4. Farm Profitability
The Farm Accounts Survey provides information on the accounts of about 490 holdings across eight different farm types, excluding horticulture, pigs and poultry. A key measure in the survey results is Farm Business Income (FBI), which represents return on unpaid labour and capital investment for those with entrepreneurial interest. The following results are from the 2013-14 survey, which is centred on the 2013 crop year.
Of the 490 holdings, about 95 were fully tenanted, and a further 185 had a mix of owned and rented-in land. Chart 3 shows the average FBI by tenure-and farm-type. Data for tenanted dairy farms are not shown, as there were too few included.
Chart 3: Farm business income by farm and tenure type, 2013-14 source: Table 4
It can be seen that there is no overall pattern of improved profitability with any tenure-type, with owner- occupied holdings being the most profitable non-LFA cattle & sheep farms, tenant farms being the most profitable in LFA sheep, and partly tenanted being the most profitable in cropping, mixed and
LFA cattle & sheep. These are dependent on quite small numbers of holdings (the differences are not generally statistically significant), but in the largest category, LFA cattle, there was little difference between the different tenancy types. The overall average shows higher FBI in mixed tenure farm, but this may just be indicative of more successful owner-occupied farms being the ones that rent in additional land.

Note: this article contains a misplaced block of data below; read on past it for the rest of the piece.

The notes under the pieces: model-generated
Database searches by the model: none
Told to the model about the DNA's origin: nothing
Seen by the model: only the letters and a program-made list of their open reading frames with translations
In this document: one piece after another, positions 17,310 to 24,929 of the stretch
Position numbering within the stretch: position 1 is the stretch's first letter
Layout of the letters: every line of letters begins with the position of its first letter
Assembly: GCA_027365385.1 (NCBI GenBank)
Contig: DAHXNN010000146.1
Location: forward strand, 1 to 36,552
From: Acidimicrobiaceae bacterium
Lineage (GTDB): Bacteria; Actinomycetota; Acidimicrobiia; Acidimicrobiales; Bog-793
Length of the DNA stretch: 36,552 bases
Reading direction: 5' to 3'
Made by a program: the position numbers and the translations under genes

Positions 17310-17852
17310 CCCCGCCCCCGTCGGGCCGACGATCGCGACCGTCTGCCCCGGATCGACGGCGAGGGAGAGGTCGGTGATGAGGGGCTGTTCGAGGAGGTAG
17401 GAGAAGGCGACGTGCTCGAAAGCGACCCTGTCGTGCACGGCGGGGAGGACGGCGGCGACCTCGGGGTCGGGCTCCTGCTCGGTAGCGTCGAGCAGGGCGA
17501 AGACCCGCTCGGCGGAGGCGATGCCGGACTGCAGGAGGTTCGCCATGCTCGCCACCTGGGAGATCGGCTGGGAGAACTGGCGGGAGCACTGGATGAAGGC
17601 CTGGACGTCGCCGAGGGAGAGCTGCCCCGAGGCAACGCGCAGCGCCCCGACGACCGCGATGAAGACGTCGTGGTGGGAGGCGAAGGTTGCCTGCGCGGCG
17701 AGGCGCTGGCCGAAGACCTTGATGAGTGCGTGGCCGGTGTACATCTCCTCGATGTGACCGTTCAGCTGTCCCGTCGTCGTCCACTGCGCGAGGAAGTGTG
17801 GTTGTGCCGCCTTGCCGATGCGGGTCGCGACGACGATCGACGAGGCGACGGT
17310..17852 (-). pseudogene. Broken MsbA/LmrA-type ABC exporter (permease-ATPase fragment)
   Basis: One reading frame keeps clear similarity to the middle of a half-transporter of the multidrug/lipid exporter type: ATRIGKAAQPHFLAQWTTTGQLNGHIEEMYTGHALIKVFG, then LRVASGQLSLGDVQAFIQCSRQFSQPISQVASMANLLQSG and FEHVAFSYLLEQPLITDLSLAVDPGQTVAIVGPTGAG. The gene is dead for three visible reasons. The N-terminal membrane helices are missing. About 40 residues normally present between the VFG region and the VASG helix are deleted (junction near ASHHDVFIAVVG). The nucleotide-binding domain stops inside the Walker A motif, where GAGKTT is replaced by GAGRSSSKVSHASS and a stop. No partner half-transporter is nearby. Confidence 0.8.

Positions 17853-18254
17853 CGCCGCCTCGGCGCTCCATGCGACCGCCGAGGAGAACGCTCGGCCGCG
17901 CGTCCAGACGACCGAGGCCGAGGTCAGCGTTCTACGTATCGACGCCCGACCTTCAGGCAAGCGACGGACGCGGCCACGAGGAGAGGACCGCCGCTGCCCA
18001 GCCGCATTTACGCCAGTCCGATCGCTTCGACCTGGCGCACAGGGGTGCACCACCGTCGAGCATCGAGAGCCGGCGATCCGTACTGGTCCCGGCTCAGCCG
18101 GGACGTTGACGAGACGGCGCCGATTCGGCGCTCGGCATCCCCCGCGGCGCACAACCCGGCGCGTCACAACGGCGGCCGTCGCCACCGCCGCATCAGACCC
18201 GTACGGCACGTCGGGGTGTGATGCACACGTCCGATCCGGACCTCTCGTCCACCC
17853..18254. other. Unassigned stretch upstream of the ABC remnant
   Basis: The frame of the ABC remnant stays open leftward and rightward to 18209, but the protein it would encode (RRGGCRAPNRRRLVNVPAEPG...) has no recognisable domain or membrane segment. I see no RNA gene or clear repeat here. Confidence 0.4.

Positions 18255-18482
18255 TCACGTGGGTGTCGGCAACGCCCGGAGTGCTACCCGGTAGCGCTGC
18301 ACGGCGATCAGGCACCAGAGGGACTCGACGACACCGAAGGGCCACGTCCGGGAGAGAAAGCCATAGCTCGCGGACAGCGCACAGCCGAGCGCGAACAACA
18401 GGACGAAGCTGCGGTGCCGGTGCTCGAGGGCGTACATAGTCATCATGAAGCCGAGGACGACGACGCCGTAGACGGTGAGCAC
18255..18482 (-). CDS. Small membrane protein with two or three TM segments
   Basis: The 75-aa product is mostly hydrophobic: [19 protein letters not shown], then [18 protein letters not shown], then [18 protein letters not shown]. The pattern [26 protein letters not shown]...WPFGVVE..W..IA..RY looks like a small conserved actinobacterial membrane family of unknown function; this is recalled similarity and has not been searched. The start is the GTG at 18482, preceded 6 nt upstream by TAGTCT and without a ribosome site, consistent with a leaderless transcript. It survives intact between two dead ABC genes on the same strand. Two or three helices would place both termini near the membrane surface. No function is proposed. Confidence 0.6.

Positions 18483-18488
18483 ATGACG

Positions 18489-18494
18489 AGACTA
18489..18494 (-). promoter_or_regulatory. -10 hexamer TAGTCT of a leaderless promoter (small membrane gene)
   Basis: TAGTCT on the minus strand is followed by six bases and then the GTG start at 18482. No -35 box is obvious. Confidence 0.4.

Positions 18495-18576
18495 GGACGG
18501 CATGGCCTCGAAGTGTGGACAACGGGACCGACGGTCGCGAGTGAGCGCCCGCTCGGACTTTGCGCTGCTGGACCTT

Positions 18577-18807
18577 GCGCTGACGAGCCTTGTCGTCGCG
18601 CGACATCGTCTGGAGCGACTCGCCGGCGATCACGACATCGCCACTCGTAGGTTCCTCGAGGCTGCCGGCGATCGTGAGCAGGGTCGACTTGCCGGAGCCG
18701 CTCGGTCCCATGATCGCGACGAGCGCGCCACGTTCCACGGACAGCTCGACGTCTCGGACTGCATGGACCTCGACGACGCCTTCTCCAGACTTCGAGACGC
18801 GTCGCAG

The survey also provides data on assets and liabilities. The data show that tenanted
Chart 4: Liabilities as a percentage of assets, by farm and tenure type, 2013-14
source: Annual Estimates of Scottish Farm Business Income 2014
businesses, where relatively little capital is owned, have higher debt ratios in most farm-types, though on average assets still outweight liabilities by about six to one. For owner occupied farm businesses assets are on average around 12 times greater than liabilities.
Email: Mal Cooke
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